Usually the day after the Oscars, I’m trying to find reasons to care. The lily-white party of mediocre Hollywood talent just isn’t that entertaining for Black people. But regardless, every year we begged the Academy Awards for inclusion. Now that we’ve finally started to make headway, two of my favorite Black men in Hollywood decide to turn the Oscars into an episode of the Chapelle Show and it broke my heart.
During the live airing of the 94th Academy Awards at the Dolby Theatre, my favorite actor in the world, Will Smith, walked onto the stage and full-on pimp slapped my favorite comedian in the whole world, Chris Rock after the host made a joke about Smith’s wife Jada Pinkett Smith.
When I saw Will cock back and open-hand slap Chris in the face, my heart immediately sunk. I didn’t know if it was real or fake, but I didn’t care. The pain I felt in my chest was real and warranted either way. Professionally I’ve also looked up to both of these men. Will Smith is practically an ideal. I was born in Philadelphia and for a lot of kids who don’t find an attraction to the street life, Will Smith was a god. The first rapper to win a Grammy, and he did it without disparaging Black women and promoting violence within our culture. Even as an adult with grown children, Will still lives most of his life trying to inspire us. One of the things I’ve been inspired by the most is his openness to share his struggles in his marriage. Everyone struggles with relationships in all their forms. It’s a blessing and also refreshing to see a Black man be vulnerable. So often we aren’t allowed to show that. Black men need to understand that being vulnerable and allowing their emotions to come out is not only ok but healthy. Will showed me that. His videos about what hard work looks like literally helped me be the man I am today. But controlling those emotions is also a lesson every Black man must learn and Will missed an opportunity to show that.
And as for Chris, he’s funny, but the joke wasn’t. On the night your supposed friend wins his first Oscar is the night you decide to try out an alopecia joke when you know his wife struggles with the autoimmune condition? Why?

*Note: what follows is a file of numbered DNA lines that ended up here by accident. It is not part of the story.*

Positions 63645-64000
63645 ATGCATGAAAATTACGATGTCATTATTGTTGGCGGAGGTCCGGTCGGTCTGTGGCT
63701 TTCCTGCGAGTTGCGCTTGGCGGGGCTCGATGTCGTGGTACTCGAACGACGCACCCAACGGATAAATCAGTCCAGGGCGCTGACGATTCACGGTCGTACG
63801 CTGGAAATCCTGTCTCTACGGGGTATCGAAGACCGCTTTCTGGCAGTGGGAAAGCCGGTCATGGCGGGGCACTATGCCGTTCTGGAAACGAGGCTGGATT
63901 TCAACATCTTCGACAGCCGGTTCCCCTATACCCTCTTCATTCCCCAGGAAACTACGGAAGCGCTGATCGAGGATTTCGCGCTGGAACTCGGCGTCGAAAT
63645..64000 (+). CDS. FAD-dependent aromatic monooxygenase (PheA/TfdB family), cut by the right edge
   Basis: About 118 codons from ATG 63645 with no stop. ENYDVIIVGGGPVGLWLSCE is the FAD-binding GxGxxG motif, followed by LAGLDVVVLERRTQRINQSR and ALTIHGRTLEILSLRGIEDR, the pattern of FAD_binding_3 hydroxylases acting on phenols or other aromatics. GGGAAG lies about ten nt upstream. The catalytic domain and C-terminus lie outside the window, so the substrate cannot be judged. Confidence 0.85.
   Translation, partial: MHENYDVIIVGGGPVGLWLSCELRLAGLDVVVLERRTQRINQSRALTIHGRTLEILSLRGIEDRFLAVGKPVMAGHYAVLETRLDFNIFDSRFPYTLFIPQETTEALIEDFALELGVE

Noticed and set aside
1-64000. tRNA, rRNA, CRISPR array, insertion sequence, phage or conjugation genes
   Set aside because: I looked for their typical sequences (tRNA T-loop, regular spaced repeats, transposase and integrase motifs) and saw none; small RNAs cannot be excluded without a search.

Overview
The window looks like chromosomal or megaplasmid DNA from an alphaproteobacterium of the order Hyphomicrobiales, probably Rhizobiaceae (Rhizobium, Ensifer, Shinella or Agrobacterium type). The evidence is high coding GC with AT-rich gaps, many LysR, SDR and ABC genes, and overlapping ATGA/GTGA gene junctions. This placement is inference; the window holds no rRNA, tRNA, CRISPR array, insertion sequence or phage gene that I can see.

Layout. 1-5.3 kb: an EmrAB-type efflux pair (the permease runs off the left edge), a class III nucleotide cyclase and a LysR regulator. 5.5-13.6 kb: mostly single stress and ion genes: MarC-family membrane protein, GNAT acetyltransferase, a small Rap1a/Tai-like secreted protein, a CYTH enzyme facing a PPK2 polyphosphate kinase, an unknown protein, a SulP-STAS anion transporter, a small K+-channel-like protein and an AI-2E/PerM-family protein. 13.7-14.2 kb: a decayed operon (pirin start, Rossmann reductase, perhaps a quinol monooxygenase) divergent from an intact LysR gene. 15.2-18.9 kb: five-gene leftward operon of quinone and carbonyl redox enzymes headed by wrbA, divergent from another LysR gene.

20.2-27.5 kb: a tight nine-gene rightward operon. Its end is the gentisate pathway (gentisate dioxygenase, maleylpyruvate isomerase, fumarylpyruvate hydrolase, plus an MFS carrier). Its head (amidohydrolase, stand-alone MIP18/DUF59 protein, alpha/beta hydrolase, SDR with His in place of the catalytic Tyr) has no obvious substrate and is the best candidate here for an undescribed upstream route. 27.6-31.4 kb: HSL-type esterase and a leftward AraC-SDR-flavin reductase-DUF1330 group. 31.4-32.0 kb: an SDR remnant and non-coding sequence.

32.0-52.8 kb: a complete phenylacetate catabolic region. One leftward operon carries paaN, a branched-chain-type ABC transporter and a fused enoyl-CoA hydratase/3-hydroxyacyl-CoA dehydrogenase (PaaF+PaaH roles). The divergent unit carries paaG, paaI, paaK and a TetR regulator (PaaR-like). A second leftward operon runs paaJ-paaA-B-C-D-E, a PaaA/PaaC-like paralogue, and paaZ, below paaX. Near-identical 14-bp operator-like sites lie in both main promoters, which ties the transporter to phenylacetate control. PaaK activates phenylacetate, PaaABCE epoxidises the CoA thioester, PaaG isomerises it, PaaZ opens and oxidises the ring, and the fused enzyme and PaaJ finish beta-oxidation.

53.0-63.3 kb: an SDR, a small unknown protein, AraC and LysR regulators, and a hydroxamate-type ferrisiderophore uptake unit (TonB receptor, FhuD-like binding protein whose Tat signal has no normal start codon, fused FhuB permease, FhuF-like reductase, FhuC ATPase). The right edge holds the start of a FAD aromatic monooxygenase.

Black folks know you don’t talk about Black women’s hair. It’s one of the most disrespectful things you can do in our community. And Chris did it to one of our most beloved Black actresses on one of the biggest entertainment stages in the world. He’s also been taking shots a Jada for years.
Chris, like Will, is also one of my childhood heroes. He introduced me to comedy and my barometer of what I think is actually funny.
Sadly, perception is more about moments than your full body of work. And this moment will forever be lost. Don’t get me wrong Chris deserved to be slapped, but not on that stage in front of millions of people.
Will Smith is only the fifth Black man to win an Oscar for ‘Best Actor In A Leading Role’. He’s also only the second to be nominated for both acting and producing (Best Picture) in the same year. As Black men, we rarely get these moments of pride we can gravitate towards. I’m always giddy when the #blackgirlmagic hashtag is trending. I love seeing us celebrate the success of Black women. I also yearn for those moments as a Black man, but we rarely get them. The one time we do, instead of basking in a hashtag about black pride, I’m forced to talk about a pimp slap. It’s so disheartening.
My brother called on me on the phone this morning to give me his opinions on the slap heard around the world just as many Black relatives will be doing all week. During the convo he told me, “Hey bro, sometimes folks deserve to be slapped,” and I didn’t have a rebuttal because he was absolutely right.
But what if in the moment you represent something bigger than yourself?
Is it a celebrity’s duty to put ego and pride aside in moments when they represent the culture, so we as Black people can gain a small sense of gratification? Not really.
But damn, it would have been nice.
I get that this is all just entertainment and at the end of the day, dem rich folks gone be fine the Black ones included. But that moment is something that will be attached to my favorite actor’s MVP trophy–that is what saddens me the most. They will remember the moments and not the men and what their bodies of work represent for Black people all over the world.
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